Publisher’s note from Suzzanne Kelley
Here you see visible proof of why moving our chapbook publishing project from the spring to the fall semester was a good choice. Iron Man Tracy Moch, with the South Central Threshing Association, illustrates how this winter is progressing as he works to gain access to The Braddock News Letterpress Museum, located in Braddock, North Dakota. As our spring semester draws to a close, we would have been hard pressed—with snow piled high—to conduct our letterpress printing project of printing, assembling, stitching, trimming, and numbering individual chapbook copies. Instead, our students in the Certificate in Publishing program now use the spring semester to acquire our next chapbook collection in preparation for publishing in the fall.
These days, as we hunker down in the wake of more blizzardy weather, we continue the process of giving first reads to dozens of manuscript submissions for our 8th Poetry of the Plains & Prairies (POPP) Award. Students learn how the acquisition process works for literary press prizes.
The first step is to learn how to navigate our online submissions portal at Submittable, a platform used by more than 11,000 organizations. Submittable is known to poets and writers of all genres as a place to submit their work for publication consideration. In a 2023 review conducted by FinancesOnline, Submittable ranked 3rd of 253 popular apps used for applicant tracking. I chose Submittable because of its familiarity among authors at large, its user-friendly design, and its price. Submittable is an easy place for students to see how publishers (and nonprofits and institutions offering grants and scholarships) are able to receive and track submissions, and it is a place where authors can keep track of all the presses and magazines where their work is being considered.
At Submittable, we are able to design our online entry forms. Here is what the form for submitting POPP Award nominations looks like.
Once manuscripts start rolling in, students in the Practicum in Publishing—taught every spring—learn how to assess manuscripts based on the aim of the POPP Award series and the mission of the press. They will each read each of the submissions, ranking them in accord with this call for submissions:
North Dakota State University Press seeks poetry submissions of any style for our annual Poetry of the Plains and Prairies letterpress chapbook publication. While authors may call any place home, their submissions must deftly capture the feeling of, as well as the reality of, living on the plains and prairies. Authors may submit any number of poems equaling thirty to thirty-five pages in length, with no more than one poem per page.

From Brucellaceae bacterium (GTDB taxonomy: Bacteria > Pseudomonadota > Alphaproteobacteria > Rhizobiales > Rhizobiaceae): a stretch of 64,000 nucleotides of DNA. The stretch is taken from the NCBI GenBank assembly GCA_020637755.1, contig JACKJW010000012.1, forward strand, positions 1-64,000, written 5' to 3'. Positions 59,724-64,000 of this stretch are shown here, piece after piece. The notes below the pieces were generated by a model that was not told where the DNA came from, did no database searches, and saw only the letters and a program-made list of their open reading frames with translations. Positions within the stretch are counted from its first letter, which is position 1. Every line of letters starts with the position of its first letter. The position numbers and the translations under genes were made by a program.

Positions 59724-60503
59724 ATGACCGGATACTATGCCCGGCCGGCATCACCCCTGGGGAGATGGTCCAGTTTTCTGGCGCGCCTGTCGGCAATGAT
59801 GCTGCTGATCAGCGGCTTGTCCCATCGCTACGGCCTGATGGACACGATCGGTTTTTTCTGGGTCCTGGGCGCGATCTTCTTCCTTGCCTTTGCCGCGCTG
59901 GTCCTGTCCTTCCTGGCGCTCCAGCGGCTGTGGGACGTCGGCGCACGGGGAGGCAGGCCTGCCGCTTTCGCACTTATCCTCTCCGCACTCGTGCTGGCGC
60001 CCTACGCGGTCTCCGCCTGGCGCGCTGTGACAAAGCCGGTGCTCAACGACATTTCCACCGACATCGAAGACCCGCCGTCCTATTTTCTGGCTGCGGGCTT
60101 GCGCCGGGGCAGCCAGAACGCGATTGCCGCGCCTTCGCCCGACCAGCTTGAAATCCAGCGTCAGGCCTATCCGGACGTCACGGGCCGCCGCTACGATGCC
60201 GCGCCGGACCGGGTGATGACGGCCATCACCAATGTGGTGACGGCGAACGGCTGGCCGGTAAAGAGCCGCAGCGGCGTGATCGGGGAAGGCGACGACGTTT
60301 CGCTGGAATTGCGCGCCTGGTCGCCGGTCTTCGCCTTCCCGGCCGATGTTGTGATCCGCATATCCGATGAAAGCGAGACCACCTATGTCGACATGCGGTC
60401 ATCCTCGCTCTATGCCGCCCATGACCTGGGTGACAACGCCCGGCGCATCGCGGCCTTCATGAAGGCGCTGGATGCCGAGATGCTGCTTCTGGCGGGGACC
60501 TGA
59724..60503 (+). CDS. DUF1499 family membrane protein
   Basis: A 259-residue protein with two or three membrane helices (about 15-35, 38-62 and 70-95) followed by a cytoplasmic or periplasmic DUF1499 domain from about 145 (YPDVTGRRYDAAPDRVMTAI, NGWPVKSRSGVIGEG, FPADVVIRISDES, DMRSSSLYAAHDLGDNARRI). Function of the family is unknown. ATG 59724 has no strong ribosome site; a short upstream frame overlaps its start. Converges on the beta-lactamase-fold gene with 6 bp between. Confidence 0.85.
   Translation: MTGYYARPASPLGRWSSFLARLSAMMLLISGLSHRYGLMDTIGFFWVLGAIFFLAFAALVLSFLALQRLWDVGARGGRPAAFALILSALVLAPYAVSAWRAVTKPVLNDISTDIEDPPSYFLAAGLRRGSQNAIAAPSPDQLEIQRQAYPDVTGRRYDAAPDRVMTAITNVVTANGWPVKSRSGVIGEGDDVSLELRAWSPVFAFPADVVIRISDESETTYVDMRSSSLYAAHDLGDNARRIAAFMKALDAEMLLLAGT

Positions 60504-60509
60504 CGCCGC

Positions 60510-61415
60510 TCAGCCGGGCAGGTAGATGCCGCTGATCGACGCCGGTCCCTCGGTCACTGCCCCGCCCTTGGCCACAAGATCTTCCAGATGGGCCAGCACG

We accept new submissions for the POPP Award every year from January 17 through March 17. Answering a series of questions about the aim and mission for each submission, students—undergraduate and graduate, coming from studies in multiple disciplines—take part in winnowing the submissions down to about seven to ten finalists. Where submission selections are close, we meet to advocate for favored collections. Thus, the experience prepares students for work at other literary presses, where interns or other in-house readers pore through what they call a “slush pile,” discerning which manuscripts should go forward for further review and acquisition. Our finalist selections are then sent to the previous year’s POPP Award winner, who serves as our finalist judge and selects the winning manuscript.
Our team of students learn about the history and form of chapbooks in the Introduction to Publishing class. They take the POPP Award-winner’s manuscript, chosen in Practicum in Publishing, and they are introduced to the line-editing process, standards for book design, selection of cover art, building a copyright page, and developing marketing and publicity plans.
Instead of printing, assembling, stitching, and trimming chapbooks at the Letterpress Museum during our chill “spring” months, the hands-on labor takes place in the more accommodating fall months. How lucky we are to have the good fortune of reading poetry manuscripts indoors, while the snow piles up around us!
For more information about the Certificate in Publishing, check out our course descriptions for undergraduate and graduate students. If you are age 65 or older, and you would like to audit the publishing courses for free, check out the option in Project 65.
Destiny Manifested, by Bonnie Larson Staiger, was our first POPP Award chapbook publication solicited through competition. The award was first named Voices of the Plains and Prairies, and—in 2019—the award name changed to Poetry of the Plains and Prairies Award (the POPP Award).
- 2022 Surrender Dorothy, by Brett Salsbury (Nevada)
- 2021 Prairie Madness, by Katherine Hoerth (Nebraska)
- 2020 A Muddy Kind of Love, by Carolyn A. Dahl (Texas)
- 2019 Harvest Widows, by Nick Bertelson (Iowa)
- 2018 Destiny Manifested, by Bonnie Larson Staiger (North Dakota)
- 2017 Thunderbird, by Denise Lajimodiere (North Dakota; out of print)
- 2016 Land of Sunlit Ice, by Larry Woiwode (North Dakota; out of print)